City of Minneapolis
University of Minnesota
Humphrey School News
by Peter Callahan
June 23, 2016
“To sell, a surface parking lot has to be in the right place and someone needs to make you an offer. And the offer needs to be enough to replace that cash flow. What’s the sweet spot? Everyone’s got a different one. There are still 40 blocks of surface lots in downtown. We have a long ways to go before it’s built out.”
"The greatest reward I get from teaching the course is that every year 20 to 30 more students are out there in the world succeeding and I get to see them out there."
“Most people have a hard time seeing change as positive. And who brings us change? Real estate. They’re gonna block your views, “They’re gonna shadow your building. Who knows what’s going to happen?”
“A real estate development is a business venture financed by private investors and lenders who take serious risks with the objective of earning significant profits. Developers, therefore, are reluctant to give the public too much influence on the factors that determine the ultimate profits: costs, design and marketability. On the other hand, development affects everything from home values and views to the use and enjoyment of public streets, so members of the community feel they should play a stronger role in shaping projects.”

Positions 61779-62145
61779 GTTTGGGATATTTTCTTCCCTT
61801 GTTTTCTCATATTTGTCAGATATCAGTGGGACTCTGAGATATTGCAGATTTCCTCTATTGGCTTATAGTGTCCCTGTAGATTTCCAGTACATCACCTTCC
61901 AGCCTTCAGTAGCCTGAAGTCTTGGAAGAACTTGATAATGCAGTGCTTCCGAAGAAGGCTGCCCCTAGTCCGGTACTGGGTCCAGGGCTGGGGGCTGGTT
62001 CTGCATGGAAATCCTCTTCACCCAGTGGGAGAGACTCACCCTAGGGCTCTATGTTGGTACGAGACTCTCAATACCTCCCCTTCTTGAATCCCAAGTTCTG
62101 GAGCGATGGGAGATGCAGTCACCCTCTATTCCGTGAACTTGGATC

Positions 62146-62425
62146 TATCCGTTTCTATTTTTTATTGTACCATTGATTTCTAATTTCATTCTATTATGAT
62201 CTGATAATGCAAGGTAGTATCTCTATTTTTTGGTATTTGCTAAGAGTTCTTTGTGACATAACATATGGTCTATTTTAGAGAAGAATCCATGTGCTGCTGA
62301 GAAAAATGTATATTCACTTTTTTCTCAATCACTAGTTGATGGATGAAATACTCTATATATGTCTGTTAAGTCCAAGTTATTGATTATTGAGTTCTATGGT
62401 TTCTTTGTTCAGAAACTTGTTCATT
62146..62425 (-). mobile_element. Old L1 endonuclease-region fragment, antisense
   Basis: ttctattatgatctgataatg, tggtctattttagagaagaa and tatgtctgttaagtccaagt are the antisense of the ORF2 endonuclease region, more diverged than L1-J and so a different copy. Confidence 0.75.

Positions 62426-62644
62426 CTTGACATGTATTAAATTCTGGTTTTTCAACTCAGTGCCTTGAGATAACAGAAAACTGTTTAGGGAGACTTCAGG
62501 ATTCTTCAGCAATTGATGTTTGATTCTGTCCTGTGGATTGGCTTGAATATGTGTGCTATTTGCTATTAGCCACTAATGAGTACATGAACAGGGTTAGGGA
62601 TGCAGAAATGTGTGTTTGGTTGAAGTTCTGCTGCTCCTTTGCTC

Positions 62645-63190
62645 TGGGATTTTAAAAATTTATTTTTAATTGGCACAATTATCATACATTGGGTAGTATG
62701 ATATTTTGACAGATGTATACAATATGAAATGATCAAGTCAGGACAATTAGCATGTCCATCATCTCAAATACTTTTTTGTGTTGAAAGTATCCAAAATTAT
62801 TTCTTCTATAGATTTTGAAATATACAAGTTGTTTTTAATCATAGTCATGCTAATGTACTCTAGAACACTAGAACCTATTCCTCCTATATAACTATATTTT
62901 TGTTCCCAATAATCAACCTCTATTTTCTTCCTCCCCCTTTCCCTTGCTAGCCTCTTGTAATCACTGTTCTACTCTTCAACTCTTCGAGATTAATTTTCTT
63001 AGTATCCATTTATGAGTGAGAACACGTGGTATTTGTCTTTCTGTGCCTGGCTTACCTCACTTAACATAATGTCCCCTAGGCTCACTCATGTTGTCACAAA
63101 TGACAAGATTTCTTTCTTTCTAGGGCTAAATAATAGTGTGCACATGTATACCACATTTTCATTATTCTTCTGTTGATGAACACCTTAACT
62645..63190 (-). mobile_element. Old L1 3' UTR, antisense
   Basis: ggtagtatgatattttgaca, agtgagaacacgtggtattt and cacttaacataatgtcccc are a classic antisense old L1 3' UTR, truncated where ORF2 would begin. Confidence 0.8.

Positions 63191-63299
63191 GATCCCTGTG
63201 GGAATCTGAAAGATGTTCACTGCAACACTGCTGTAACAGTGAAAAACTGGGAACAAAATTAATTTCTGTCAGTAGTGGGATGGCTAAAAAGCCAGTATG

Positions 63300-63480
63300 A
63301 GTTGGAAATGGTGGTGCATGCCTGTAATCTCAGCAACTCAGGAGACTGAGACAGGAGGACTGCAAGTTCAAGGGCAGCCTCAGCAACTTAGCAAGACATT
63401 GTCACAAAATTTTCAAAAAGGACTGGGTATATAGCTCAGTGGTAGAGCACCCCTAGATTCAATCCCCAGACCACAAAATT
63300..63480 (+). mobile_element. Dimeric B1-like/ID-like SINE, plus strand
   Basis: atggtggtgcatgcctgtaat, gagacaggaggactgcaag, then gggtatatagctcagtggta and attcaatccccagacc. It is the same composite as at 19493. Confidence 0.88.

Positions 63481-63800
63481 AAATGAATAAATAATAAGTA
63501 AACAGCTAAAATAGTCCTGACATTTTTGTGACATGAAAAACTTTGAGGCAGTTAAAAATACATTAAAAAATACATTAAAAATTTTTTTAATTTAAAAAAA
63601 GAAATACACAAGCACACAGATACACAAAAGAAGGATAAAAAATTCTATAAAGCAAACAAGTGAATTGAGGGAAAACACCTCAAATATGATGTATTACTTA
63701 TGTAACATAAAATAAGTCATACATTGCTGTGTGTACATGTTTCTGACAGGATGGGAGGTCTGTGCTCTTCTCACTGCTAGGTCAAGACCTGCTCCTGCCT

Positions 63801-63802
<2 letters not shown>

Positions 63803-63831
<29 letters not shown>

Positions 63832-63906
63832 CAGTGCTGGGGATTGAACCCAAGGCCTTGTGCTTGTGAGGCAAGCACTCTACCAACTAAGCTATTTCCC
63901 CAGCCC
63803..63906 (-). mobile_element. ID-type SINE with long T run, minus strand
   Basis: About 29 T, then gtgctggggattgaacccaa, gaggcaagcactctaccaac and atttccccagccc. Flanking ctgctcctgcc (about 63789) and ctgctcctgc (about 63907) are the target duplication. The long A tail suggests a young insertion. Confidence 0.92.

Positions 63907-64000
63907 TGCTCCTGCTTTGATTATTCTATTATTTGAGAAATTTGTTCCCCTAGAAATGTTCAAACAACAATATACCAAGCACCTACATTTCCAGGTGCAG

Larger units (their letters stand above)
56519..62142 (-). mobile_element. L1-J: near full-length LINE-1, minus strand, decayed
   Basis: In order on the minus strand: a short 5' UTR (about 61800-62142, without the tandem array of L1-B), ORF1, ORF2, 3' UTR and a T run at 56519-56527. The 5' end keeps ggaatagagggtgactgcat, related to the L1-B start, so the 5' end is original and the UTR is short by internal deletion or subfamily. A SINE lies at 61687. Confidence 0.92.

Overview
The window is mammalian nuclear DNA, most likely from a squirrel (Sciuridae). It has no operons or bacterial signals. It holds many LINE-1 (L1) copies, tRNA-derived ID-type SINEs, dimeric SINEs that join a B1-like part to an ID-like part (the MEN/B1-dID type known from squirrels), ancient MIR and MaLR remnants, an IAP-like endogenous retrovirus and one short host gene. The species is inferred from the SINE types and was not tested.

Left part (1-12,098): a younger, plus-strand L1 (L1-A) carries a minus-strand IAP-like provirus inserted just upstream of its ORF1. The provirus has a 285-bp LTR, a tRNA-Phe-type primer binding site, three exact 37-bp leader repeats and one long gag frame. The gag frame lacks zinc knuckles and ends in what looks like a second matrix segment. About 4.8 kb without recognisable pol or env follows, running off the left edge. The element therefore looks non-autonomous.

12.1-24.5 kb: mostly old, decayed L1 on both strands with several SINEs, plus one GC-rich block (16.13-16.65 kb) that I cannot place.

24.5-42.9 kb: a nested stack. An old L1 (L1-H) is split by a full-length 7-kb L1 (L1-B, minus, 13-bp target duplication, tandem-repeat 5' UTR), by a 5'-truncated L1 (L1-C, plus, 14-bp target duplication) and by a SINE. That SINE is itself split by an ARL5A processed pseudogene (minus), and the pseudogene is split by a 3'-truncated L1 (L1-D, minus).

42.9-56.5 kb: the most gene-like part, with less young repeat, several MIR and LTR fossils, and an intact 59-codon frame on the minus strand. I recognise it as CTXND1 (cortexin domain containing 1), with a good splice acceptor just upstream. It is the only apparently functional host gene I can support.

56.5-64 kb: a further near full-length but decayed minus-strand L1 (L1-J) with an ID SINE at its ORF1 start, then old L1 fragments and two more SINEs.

“The people financing a development usually have more interest in the interiors than the exteriors. The interiors — size, design, utility — are what command the prices and rents that determine profitability. Exteriors? That’s where neighbors and politicians focus more of their eyes because that’s what they will see everyday. The developer has to figure out a way to have the inside and the outside come together in something that works for everybody.”
“The idea of having a waterfront view anywhere in the world where there’s a working harbor didn’t exist until 40 or 50 years ago and now we all act like this has been around for a million years and we’re entitled to it.
“The developers who buy the property have property rights and they don’t have to do what their neighbors want, so it behooves residents to work with rather than against developers who show themselves to be thoughtful.”
“By taking an all-or-nothing approach you run the risk that you’re not collaborating in a way that you can actually get a decent thing out of it, so you run the risk that you’re going to kill a good project and something’s going to come back that’s worse. And that’s happened.”
“You grew up in a house built by a developer. You shop at a mall built by a developer. You go to restaurants in a building built by developers. If you look at the world over the last several hundred years, speculative, risk-taking people with capital have created it.”
“The developers and the density are coming, folks, so let’s get on board with that.”